(Released 13 June 2002)
This THEMIS visible image shows a remarkable array of dunes on the floor of a large impact crater named Baldet located near 22.8°N. Many of the dunes in this region are isolated features, with large, sand-free "interdune" surfaces between the individual dunes. These isolated dunes typically occur in regions where there is a limited supply of sand. Any sand that is present moves rapidly across the interdune surfaces, which in many cases are hardened surfaces over which the sand can easily bounce, or "saltate." When this loose sand lands on a dune it cannot travel as quickly and is trapped within the dune. In some areas within this sand mass the dunes have grown together to form crescent dunes and dune ridges. The dunes in this image are likely active today, slowly migrating across the crater floor. THEMIS will re-image this and other dunes throughout the Mars Odyssey mission to search for any evidence of dune motion over time. Based on the asymmetrical shape of the dunes, the wind direction over much of the dune field appears to be from the right (west) or upper right (northwest). However, the topography of the crater floor apparently produces complex wind patterns within the dune field, as can be seen by the different orientations of the dunes. For example the dunes in the lower portion of the image appear to be somewhat symmetrical and aligned east-west, suggesting that the wind in this region blows from both the north (top) and south (bottom).
A fuzzy "carpet" of sand dunes covers the floor of a large impact crater, which you can see almost in full in the context image to the right. While the dunes give this area a plush, tufted look, there actually isn't a lot of sand in this area. How can you tell? Large, sand-free spaces exist in between the dunes, and those usually occur when sand particles are sparse. You can see these "interdune spaces" better if you click on the image for the more detailed view.
The sand that is present on the crater floor doesn't just drift, it hops or bounces across the hardened surface. Given the very thin Martian atmosphere, the wind doesn't have the strength to pick up grains of sand and transport them very far. So, the sand simply skips across the land until it is trapped within a dune like the ones in this image.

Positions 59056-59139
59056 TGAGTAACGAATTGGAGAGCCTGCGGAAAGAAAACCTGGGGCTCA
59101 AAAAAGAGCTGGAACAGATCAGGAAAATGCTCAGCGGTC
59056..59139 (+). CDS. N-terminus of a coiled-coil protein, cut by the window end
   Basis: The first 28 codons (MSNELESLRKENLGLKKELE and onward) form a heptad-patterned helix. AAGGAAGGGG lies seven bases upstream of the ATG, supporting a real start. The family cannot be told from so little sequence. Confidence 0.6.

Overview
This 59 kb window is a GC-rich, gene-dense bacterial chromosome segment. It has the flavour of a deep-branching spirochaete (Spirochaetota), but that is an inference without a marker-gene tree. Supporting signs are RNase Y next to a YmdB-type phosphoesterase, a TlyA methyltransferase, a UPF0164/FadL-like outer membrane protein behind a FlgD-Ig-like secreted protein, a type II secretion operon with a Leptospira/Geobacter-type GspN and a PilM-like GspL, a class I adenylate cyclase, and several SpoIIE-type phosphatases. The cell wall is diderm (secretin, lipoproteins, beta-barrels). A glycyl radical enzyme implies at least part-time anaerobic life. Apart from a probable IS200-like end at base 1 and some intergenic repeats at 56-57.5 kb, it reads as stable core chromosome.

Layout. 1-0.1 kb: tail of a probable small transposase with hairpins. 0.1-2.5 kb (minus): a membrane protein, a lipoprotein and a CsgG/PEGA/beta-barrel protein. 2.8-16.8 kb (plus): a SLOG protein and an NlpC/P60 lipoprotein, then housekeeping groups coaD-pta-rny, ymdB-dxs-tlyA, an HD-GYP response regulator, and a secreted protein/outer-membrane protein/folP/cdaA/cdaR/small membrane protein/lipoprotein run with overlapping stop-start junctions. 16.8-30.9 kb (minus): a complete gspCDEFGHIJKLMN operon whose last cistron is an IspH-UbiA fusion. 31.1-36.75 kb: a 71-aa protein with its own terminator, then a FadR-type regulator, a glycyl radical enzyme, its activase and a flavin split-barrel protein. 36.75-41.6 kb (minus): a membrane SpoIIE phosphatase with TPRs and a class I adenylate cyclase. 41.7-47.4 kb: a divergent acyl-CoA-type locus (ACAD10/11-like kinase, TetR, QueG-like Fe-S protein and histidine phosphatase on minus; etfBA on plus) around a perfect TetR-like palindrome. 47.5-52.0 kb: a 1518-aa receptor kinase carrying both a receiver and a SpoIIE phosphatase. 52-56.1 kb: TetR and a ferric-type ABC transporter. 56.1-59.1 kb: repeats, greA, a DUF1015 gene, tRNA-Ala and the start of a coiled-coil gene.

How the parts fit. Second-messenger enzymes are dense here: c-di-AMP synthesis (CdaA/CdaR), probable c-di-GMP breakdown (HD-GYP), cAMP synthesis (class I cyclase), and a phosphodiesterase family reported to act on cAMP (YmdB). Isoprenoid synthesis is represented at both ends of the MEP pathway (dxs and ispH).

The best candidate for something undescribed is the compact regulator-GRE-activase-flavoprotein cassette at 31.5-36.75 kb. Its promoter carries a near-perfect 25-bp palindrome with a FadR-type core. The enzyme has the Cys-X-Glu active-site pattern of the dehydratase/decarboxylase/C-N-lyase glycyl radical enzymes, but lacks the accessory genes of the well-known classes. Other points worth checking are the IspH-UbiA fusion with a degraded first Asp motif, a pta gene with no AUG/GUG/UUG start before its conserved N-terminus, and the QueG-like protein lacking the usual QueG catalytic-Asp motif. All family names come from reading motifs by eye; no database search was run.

The wind doesn't always blow in the same direction, though, so the sand hops and skips in different directions too. Based on the shape of the dunes at the top of this image, the wind direction over much of the dune field appears to be from the west or northwest. However, the dunes in the lower portion of the image are clearly aligned in a different (east-west) direction, meaning the wind blows in a north-south direction there. Such differences in wind direction are probably due to the topography of the crater floor, which apparently produces complex wind patterns within the dune field. This difference gives the entire dune field a whirly feel.
In some areas within this sand mass the dunes have grown together to form curvy, crescent dunes and long, snaky dune ridges. While some sand dunes on Mars have solidified into stationary landforms, the dunes in this image are probably active today, slowly migrating across the crater floor in tiny leaps and bounds. Keep following THEMIS images to witness this migration over time, because the camera will re-image these and other dunes throughout the Mars Odyssey mission.